The quote in the title comes from a friend of mine, who has a successful web-based comparison site (that doesn’t compare pensions). The comment has haunted me since Christmas.
What’s that coming over the hill?!?
uh – “single guidance body”
The Financial Guidance Bill is making its way through parliament.
If Government were following the rules of business, it would have scrapped the central construct of the new legislation, the single guidance body. Instead the amendments listed here support the inexorable progress of this quango, the lovechild of the Money Advice Service and Pension Wise.
Pension Wise has not been a success. Infact it has been a failure. If it was proof of concept for the single guidance body, it has shown that the concepts of financial guidance, advice and education are no closer to being grasped by the general public than they were by the Chancellor in his budget speech of 2014.
We are in danger of quarantining the phrase “financial advice”, in a place where only highly qualified financial advisers can go. If we define “financial advice” , as the Pension Advisory Service does, as the provision of a definitive course of action, then you’re not going to get “it” unless you sign a terms of business and pay money for it. Financial advisers would say this is as it should be. Their lobby has effectively created a monopoly on “telling people what to do”. But of course you cannot quarantine something as amorphous as “advice” and as there are financial implications to most things we do, the quarantining of financial advice will be as helpful as nailing water to a wall.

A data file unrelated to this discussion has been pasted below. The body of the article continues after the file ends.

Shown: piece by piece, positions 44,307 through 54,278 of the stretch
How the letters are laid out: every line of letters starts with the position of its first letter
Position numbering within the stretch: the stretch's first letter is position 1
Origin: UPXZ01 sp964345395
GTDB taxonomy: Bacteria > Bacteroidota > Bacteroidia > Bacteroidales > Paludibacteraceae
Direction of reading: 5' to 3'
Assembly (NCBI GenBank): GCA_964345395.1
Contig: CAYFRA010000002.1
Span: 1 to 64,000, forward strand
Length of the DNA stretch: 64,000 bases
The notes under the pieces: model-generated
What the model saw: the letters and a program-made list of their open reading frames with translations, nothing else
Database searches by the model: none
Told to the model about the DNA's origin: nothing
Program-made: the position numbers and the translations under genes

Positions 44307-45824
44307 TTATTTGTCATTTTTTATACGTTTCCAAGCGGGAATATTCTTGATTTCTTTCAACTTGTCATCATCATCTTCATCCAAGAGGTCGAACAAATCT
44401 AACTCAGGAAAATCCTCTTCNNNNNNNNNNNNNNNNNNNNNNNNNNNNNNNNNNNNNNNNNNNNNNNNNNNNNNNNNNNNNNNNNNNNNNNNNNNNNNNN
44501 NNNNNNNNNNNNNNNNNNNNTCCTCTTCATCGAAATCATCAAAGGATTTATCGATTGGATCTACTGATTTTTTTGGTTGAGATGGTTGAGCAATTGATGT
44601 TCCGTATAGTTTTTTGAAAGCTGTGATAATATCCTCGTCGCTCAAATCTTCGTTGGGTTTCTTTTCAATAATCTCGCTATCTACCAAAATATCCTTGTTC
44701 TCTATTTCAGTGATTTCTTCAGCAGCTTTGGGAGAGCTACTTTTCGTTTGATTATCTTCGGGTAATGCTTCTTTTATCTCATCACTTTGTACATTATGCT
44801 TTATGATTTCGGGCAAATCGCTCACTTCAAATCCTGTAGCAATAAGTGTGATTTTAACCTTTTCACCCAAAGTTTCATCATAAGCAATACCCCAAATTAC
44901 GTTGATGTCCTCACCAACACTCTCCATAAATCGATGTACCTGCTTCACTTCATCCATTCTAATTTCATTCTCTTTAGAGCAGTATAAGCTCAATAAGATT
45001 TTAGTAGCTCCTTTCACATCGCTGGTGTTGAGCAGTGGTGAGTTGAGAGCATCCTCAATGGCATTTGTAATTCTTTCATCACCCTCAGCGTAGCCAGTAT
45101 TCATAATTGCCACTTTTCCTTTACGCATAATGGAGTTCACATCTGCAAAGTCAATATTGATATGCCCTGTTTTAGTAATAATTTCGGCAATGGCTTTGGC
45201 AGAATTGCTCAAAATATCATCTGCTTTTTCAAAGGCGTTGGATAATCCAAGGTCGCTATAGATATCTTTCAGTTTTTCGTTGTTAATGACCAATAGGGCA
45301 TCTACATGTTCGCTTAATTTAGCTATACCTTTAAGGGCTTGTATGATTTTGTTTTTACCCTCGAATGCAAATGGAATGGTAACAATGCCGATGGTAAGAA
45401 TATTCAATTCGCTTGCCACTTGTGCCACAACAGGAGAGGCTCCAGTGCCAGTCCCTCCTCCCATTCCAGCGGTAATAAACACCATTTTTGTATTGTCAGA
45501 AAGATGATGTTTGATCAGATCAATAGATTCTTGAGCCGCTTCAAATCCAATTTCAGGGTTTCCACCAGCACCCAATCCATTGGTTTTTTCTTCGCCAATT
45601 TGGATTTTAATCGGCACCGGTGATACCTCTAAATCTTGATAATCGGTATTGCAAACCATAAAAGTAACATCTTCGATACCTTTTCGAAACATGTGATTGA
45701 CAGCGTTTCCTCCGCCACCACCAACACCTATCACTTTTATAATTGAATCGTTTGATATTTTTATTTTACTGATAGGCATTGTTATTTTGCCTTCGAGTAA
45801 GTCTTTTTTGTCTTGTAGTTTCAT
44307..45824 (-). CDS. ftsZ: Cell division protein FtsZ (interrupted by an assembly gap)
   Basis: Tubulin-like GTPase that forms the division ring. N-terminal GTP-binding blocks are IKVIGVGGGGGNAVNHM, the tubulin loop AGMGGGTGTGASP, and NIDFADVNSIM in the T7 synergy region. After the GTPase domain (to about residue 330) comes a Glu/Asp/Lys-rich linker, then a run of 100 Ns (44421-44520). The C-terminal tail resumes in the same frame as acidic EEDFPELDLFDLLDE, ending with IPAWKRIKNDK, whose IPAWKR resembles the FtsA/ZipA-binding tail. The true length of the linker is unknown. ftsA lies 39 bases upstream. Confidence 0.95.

The single “guidance” body had, at one times, designs on requiring us to all be subject to a “sheep dip” known as a “mid-life financial MOT”. The idea was, that rather than the voluntary guidance available from Pension Wise, we would be forced to pay attention, at least for forty minutes, to our long-term finances. Not since the introduction of compulsory education in schools, has such an ambitious program been proposed. Unsurprisingly, the idea appears to have reached its high-water mark.
So what is emerging is a very insubstantial Bill with the feel about it of fairground crab-thrapping. Whacking a crab (or mole) is hugely satisfying to the thrapper, but crabs and moles abound and the faster you hit them, the more they reappear, You can be a champion thrapper, but the crabs and moles survive to carry out their pernicious practices once you have left the stall.
The amendments are principally around pension cold-calling, which will be banned (at least from within the UK) from as early as the summer. This is a victory for good sense, though it will hardly leave the scammers exposed. Already, lead generators are hard at work creating pension enquiries from online activities that lead us to leaving our telephone numbers in a data capture device. My guess is that these “hot leads”, self-generated” will solicit a phone call which will be “warm” enough.
It is very hard to see us preventing scamming by suppressing supply. The best way to suppress scamming is to improve the supply of relevant help for people.
The absence of “help” on pensions is very evident to the general public.
If you go to “Go Compare” or “Compare the Market” of “Money Supermarket”, you will be able to get your car insured, your life insured, sort out short term savings, find out about mortgages, compare credit cards – do all kind of useful financial tasks.
But you will not be able to find out about your pensions.